These are not the kinds of things you want to see in your sink or toilet!  It can also have detrimental effects on any water softening system, making the water running through it to have an off taste.  To confirm that the problem is iron bacteria, you can get the water tested by a lab.

If you do have iron bacteria, and states like Minnesota have a lot of it, it can be hard to get rid of.  Here are some steps you may consider: 

  • If you have a heavy concentration of iron bacteria, the best first step is to have the contractor remove and clean the pumping equipment, and scrub the well casing with brushes.  Make sure that they do not lay any of the equipment on the bare ground, as this could re-contaminate it!  

  • Next is chemical treatment, which is also for minor contaminations.  Treatment involves 3 steps: disinfection (or oxidation), retention time, and filtration. (How to Remove Iron Bacteria in Your Water)  Chlorine (bleach), hydrogen peroxide and ozone are frequently used.  Although many companies call all three of these “disinfectants”, the fact is that only chlorine is a disinfectant; hydrogen peroxide and ozone are oxidizers.  Disinfection is the act of killing bacteria, while oxidation causes a molecule, atom or ion to lose an electron (which also kills bacteria as a consequence).

    • Chlorine (bleach): Although bleach is cheap and will disinfect, its reactions to organic matter that may be in the water are not good–like haloacetic acids (HAAs) and trihalomethanes (THMs), which are classified as possible human carcinogens.  For more information on these byproducts, check out our article here.  

    • Of the two remaining, ozone is a stronger oxidizer than hydrogen peroxide, but hydrogen peroxide systems are less expensive and more readily available from water treatment companies.  According to USWater, extreme amounts of iron and hydrogen sulfide can be removed from the water supply effectively and consistently, it does not need a “contact tank” for retention time, and it does not cause maintenance issues with injection pumps as chlorine does.  (Chlorine or Hydrogen Peroxide – Which is Better for Treating Water?) does not have these byproducts and in addition, has several benefits: it can also rid water of hydrogen sulfide (H2S) smells (rotten eggs), and activated carbon filters used after disinfection last much longer than when used with hydrogen peroxide than with chlorine. (Eliminate Well Water Odors: Four Reasons Why Hydrogen Peroxide Water Treatment Is Best)  According the to Minnesota Rural Water Association, potassium permanganate is also a strong oxidizer that is in common use in Minnesota to remove iron and manganese. (Iron and Manganese)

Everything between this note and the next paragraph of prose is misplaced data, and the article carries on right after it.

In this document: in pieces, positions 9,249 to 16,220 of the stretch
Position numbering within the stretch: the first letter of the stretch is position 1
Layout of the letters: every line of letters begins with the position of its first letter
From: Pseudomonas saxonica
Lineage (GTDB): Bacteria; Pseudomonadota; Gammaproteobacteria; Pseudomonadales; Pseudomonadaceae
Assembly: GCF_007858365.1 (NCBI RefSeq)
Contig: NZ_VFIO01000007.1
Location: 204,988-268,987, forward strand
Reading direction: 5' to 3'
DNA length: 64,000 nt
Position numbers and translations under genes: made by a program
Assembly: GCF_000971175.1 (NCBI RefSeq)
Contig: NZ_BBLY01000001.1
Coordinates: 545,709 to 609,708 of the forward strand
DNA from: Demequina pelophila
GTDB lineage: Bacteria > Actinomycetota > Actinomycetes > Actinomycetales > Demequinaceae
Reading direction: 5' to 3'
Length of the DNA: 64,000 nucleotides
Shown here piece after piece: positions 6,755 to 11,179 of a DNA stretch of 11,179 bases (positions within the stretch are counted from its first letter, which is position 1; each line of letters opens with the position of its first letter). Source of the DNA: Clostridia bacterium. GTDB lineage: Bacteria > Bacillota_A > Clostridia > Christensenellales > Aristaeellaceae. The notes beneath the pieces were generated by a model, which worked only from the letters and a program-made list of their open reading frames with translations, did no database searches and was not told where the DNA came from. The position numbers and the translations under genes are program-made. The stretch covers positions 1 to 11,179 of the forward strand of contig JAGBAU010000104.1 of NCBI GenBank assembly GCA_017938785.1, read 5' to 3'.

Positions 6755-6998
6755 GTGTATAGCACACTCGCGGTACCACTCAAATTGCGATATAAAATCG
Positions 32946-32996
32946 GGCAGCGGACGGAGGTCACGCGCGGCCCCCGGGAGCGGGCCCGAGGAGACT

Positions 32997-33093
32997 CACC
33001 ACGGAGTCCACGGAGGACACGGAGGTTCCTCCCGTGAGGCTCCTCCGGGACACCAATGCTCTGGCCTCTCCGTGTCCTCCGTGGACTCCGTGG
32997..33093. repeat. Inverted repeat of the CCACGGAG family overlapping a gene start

• Retention time is needed for chlorine to work, therefore the chlorine must sit in the well for a certain period, or if you are using chlorine as a continuous disinfectant, a holding tank is usually set up, with the size being dependent on your household’s normal flow rate (water usage rate).

    • Filtration is necessary to remove by-products (in the case of chlorine) and iron products (in all cases).   When chlorine contacts iron in the water, it changes the iron from a ferrous state to a ferric state, making it an insoluble particulate.  This is the state that can be easily filtered.  There are various types of filters available, the most common being activated carbon.  Reverse osmosis and some other types of filtration can remove iron from water without oxidation, and treating your water from the point it enters your home is important for all your appliances, but the iron bacteria may still thrive in your well and cause clogs up to the water treatment point. Iron can clog wells, pumps, sprinklers, dishwashers, and other devices over time. (Iron in Well Water)

If you notice these signs of brown or different colored stains, bad smell or slime deposits in your sinks or toilets, it’s a good idea to get your water tested for iron.  If iron bacteria are present, it’s likely a common problem in your area, and there are local companies who can provide the equipment needed to remove it.  However, it’s best to do your own research on these solutions to make sure that a company doesn’t try to sell you unnecessary equipment (such as a retention tank for a hydrogen peroxide system), and also it’s a good idea to get references and reviews from actual customers.